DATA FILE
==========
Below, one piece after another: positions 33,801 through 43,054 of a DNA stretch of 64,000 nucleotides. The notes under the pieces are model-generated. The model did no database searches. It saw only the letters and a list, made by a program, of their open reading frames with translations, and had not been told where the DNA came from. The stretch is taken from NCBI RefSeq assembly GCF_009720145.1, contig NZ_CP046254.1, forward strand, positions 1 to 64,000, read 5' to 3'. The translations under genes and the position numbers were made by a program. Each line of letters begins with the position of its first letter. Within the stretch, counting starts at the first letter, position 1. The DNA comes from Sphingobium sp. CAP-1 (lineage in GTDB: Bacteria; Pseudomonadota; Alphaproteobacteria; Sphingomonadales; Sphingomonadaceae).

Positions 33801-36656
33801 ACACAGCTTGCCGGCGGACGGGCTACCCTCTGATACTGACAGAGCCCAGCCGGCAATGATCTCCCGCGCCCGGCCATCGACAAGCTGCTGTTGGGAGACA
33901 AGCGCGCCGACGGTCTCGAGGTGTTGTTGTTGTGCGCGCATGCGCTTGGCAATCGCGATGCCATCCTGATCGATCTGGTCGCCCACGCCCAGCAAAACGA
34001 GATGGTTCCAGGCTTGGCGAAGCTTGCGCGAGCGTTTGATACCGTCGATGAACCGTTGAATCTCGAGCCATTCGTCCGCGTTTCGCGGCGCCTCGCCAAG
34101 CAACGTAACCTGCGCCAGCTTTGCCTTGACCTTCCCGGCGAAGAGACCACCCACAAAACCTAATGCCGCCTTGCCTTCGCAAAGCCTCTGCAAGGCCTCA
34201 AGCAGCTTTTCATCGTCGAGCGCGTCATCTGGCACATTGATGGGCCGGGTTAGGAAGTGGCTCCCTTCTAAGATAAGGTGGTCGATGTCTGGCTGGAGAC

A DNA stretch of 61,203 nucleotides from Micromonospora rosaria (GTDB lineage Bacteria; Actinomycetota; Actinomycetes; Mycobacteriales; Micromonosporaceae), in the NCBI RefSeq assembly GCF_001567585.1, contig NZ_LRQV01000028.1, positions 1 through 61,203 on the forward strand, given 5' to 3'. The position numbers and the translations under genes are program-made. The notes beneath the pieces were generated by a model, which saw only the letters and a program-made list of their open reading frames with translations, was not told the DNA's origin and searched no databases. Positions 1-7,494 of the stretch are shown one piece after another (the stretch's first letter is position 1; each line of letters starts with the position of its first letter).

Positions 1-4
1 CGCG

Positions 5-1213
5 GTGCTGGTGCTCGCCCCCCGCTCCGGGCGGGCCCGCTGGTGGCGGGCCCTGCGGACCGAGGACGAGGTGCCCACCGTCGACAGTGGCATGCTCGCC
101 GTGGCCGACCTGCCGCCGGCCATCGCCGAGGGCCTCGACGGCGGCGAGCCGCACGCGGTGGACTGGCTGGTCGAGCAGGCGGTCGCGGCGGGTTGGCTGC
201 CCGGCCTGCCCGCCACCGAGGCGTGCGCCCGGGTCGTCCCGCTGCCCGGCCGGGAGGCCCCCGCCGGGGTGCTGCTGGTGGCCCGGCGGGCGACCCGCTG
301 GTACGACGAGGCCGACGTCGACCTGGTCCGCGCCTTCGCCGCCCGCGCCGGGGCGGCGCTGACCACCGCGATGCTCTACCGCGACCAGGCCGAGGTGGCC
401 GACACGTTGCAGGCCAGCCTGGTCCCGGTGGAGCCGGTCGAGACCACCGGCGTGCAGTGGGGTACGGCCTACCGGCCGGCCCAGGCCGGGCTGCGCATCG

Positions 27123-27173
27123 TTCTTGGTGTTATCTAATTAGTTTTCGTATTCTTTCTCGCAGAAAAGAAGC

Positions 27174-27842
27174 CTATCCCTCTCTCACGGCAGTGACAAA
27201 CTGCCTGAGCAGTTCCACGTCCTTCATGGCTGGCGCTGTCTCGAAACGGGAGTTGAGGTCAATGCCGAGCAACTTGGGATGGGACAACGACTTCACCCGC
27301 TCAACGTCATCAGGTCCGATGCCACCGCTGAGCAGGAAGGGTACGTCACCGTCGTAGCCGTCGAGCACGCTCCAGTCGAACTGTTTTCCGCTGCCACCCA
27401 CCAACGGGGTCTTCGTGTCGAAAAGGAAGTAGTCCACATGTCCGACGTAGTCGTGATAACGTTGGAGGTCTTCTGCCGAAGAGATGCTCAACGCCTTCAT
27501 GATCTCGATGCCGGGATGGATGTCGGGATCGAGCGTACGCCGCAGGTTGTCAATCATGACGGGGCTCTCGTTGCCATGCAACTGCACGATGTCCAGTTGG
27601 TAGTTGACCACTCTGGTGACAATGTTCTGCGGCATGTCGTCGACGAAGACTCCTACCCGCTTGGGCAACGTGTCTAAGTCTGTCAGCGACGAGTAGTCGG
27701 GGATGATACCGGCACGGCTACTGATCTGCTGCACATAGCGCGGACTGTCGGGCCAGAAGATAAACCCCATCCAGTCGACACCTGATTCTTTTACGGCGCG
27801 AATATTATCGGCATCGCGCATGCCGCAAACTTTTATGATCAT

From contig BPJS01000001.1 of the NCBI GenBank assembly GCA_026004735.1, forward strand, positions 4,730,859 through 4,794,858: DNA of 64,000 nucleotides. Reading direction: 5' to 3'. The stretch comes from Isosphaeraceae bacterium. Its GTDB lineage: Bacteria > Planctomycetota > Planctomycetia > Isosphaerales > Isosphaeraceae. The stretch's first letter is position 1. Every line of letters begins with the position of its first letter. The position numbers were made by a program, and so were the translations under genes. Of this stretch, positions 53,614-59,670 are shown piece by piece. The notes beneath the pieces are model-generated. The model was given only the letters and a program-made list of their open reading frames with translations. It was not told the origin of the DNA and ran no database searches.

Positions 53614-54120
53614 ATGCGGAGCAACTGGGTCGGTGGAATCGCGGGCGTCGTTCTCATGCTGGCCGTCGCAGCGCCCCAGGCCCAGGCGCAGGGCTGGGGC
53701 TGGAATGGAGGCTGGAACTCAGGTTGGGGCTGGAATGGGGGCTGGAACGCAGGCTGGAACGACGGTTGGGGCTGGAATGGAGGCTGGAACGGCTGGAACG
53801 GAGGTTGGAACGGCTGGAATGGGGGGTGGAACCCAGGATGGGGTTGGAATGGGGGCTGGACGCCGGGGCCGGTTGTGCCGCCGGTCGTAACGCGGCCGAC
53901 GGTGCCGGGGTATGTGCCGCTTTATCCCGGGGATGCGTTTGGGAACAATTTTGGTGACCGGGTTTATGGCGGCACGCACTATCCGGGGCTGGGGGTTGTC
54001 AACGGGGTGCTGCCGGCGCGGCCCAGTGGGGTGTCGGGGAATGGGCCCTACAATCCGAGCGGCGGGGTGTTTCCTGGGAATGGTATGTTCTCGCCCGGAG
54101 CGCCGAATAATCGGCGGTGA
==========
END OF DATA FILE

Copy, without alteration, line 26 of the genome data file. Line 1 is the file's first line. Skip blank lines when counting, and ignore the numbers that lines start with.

27701 GGATGATACCGGCACGGCTACTGATCTGCTGCACATAGCGCGGACTGTCGGGCCAGAAGATAAACCCCATCCAGTCGACACCTGATTCTTTTACGGCGCG